THERE WAS no doubt that I was leaving the city behind. I rolled past Old Licksville Road, and Sugar View and Windswept Farms. I passed a painted cardboard sign: "LIVE BAIT -- Nightcrawlers chicken livers antiques." I have been wanting to "get away" and finally I was doing it. I was pedaling 45 miles to Harpers Ferry on a 10-speed I borrowed from my friend's roommate's brother's roommate.
The Potomac Area Council of American Youth Hostels Inc. sponsors overnight bike trips to the Harpers Ferry hostel in spring and fall. The trip is a favorite of veteran bicycists, as well as an ideal first-time tour for someone who has two good wheels and two good legs. The AYH trip leader provided the 24 of us with maps and snacks for the road, and an AYH volunteer hauled our overnight bags to the hostel in the "sag wagon."
I was one of those first-time bicycle tourists, and I figured I had both the bike and the legs for this trip. That was before we got into what tour books tend to call "gently rolling hills." Other terms suggested themselves to us.
There was one slope the regulars kept talking about. They called it "The Wall." I was wobbling my way up the hill I knew I had to be The Wall when my friend, also a hardcore beginner, told me her philosophy:
"One of my favorite sayings is something Nietzsche said," she puffed. "Something like: 'What doesn't kill you only makes you stronger.' " Topping the rise, we faced the daddy of the hill we'd just climbed. Three hills later we reached the great-great grandad of them all, The Wall, which is about the time we reached the philosophy that it is better to live than die. We got off and walked.
Beyond these hills, in the middle of nowhere, there is a place called Pia's New York Style Pizza and Subs. Members of the tour gathered outside and claimed a patch of grass for a prolonged bask in the sun. Eventually a few of the hardier souls went for a dip in the river, led by the tour leader, a 54-year-old physicist who wore very pink biking tights.
Pink tights aside, this touring party didn't look like a group of people you'd expect to see cycling 45 miles through these hills. One man had his four-year-old daughter in a bike seat behind him. Deciding her dad could use some help, Laura leaned forward on the hills, pressed her face against his coat and kissed his back.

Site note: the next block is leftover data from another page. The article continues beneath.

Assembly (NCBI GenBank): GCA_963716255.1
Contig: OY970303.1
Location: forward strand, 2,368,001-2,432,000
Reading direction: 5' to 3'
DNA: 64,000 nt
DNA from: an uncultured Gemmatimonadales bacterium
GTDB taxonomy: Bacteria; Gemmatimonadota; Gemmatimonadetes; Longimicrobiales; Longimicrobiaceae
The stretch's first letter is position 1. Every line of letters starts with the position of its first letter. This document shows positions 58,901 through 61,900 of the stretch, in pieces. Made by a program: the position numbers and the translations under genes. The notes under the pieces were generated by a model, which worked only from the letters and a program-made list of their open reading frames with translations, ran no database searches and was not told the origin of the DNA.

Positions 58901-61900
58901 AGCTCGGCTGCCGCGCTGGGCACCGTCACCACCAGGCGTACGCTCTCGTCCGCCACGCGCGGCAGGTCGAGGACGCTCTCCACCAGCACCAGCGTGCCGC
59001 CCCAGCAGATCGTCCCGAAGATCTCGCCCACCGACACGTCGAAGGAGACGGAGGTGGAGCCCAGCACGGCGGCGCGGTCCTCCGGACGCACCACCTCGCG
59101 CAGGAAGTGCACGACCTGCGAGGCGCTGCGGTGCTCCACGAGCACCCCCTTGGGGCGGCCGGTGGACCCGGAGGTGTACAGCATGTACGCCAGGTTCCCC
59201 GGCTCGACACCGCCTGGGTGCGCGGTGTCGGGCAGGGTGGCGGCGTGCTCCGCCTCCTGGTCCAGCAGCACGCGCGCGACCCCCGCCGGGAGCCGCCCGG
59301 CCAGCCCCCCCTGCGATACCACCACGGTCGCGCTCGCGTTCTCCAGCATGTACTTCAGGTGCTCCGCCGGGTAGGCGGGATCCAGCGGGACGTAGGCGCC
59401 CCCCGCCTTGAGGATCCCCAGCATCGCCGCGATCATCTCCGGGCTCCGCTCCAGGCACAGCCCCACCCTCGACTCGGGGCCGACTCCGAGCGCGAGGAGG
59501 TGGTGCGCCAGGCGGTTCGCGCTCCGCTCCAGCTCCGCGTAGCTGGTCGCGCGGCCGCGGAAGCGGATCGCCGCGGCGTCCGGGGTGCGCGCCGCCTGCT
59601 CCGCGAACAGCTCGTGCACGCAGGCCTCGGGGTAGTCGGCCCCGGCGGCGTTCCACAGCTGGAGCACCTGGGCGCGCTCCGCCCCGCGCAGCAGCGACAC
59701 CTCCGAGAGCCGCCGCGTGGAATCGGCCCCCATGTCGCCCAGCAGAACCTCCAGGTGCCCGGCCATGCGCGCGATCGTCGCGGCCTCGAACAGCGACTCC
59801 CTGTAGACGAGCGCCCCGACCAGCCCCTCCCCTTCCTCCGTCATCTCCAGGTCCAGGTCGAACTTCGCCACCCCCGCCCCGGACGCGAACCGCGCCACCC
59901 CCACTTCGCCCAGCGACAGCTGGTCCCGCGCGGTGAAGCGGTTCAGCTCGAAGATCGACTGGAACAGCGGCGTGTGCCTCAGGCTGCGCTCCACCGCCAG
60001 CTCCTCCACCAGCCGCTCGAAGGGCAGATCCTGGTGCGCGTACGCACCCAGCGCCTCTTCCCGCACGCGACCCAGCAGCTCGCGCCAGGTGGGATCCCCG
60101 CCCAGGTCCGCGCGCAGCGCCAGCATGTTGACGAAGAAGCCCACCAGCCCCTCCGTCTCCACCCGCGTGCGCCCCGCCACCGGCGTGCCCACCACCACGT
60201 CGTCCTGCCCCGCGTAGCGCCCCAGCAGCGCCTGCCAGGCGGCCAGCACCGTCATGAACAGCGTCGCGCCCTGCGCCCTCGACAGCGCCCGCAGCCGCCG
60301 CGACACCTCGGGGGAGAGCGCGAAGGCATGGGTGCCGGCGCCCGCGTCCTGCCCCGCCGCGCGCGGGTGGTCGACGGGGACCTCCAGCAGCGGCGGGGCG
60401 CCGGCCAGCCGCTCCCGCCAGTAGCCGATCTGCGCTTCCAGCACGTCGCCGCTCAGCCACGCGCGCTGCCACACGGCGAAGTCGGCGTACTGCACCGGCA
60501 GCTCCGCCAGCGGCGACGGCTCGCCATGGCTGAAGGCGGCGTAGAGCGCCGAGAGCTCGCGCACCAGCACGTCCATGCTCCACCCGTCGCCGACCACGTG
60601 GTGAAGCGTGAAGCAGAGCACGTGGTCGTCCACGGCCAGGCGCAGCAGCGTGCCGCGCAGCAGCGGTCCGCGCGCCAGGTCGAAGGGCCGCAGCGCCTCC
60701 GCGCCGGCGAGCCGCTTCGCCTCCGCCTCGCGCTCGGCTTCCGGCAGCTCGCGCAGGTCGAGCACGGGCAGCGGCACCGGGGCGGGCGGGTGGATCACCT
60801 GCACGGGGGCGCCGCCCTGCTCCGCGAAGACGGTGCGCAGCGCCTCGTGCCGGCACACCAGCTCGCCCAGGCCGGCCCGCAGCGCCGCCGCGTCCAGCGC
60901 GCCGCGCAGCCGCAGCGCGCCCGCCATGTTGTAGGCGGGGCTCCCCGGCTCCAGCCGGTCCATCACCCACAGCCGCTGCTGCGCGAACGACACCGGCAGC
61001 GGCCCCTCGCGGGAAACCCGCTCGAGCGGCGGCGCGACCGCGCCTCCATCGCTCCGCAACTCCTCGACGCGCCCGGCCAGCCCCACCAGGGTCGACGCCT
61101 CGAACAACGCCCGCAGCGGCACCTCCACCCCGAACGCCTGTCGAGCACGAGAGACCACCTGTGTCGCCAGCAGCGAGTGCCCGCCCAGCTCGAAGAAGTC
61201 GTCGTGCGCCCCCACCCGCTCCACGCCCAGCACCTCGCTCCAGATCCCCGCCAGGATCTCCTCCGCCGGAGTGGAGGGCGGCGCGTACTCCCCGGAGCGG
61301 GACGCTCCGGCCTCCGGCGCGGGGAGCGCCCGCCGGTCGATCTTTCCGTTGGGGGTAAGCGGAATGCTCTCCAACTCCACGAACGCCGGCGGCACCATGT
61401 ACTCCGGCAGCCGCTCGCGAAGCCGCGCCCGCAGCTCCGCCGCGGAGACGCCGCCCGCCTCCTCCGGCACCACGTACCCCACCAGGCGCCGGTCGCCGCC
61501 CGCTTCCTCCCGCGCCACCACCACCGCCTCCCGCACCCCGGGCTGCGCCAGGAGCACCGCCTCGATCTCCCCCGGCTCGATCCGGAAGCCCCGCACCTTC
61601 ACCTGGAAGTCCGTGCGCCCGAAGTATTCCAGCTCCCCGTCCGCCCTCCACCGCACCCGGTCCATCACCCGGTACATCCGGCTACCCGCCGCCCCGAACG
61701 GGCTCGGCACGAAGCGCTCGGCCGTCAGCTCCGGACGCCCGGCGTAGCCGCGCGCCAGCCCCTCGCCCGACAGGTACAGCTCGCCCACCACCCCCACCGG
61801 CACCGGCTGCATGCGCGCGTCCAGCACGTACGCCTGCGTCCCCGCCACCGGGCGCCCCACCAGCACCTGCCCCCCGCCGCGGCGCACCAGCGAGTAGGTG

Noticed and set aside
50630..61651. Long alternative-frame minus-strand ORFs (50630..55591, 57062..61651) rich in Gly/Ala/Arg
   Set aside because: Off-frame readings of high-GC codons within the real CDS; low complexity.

"Daddy!" she chimed, "guess who's kissing you!"
"A squirrel?" he said.
She passed some of the day with her coloring book, asking dad to hand her one crayon at a time. As they cycled away from Pia's, her helmeted head bobbed tiredly, but she still gave us her bright beam of smile and a wave.
Another father-daughter pair did the trip on a tandem bicycle. Lynn, one of the tour organizers, rode with Cliff, her father. He completed a bike trip from Missouri to the Atlantic coast on Thursday, took Friday off, and then joined her Saturday for the tour to Harpers Ferry.
At last we converged on a big house on a wooded hillside near the Appalachian Trail and the C&O towpath. For twenty years the Potomac Area Council had rented the building from the Kiwanis Club for $1 a year. The council recently purchased and renovated the site, and after all these years can officially call it the Harpers Ferry Youth Hostel.
The trip was a bargain at $55 for AYH members ($60 for nonmembers). The price included two days' room and board, not to mention atmosphere you could bite off and chew. I enjoyed the year's first pumpkin pie, hot apple cider and a crackling wood fire. Carl, the "hostel parent," brought out a banjo; someone else plied a synthesizer, and we ranged from "Oklahoma!" tunes to the Grateful Dead's "Friend of the Devil." The weekend felt complete with a Golden Lab named Barkly and kids climbing all over us in a long-running game of hide-and-seek.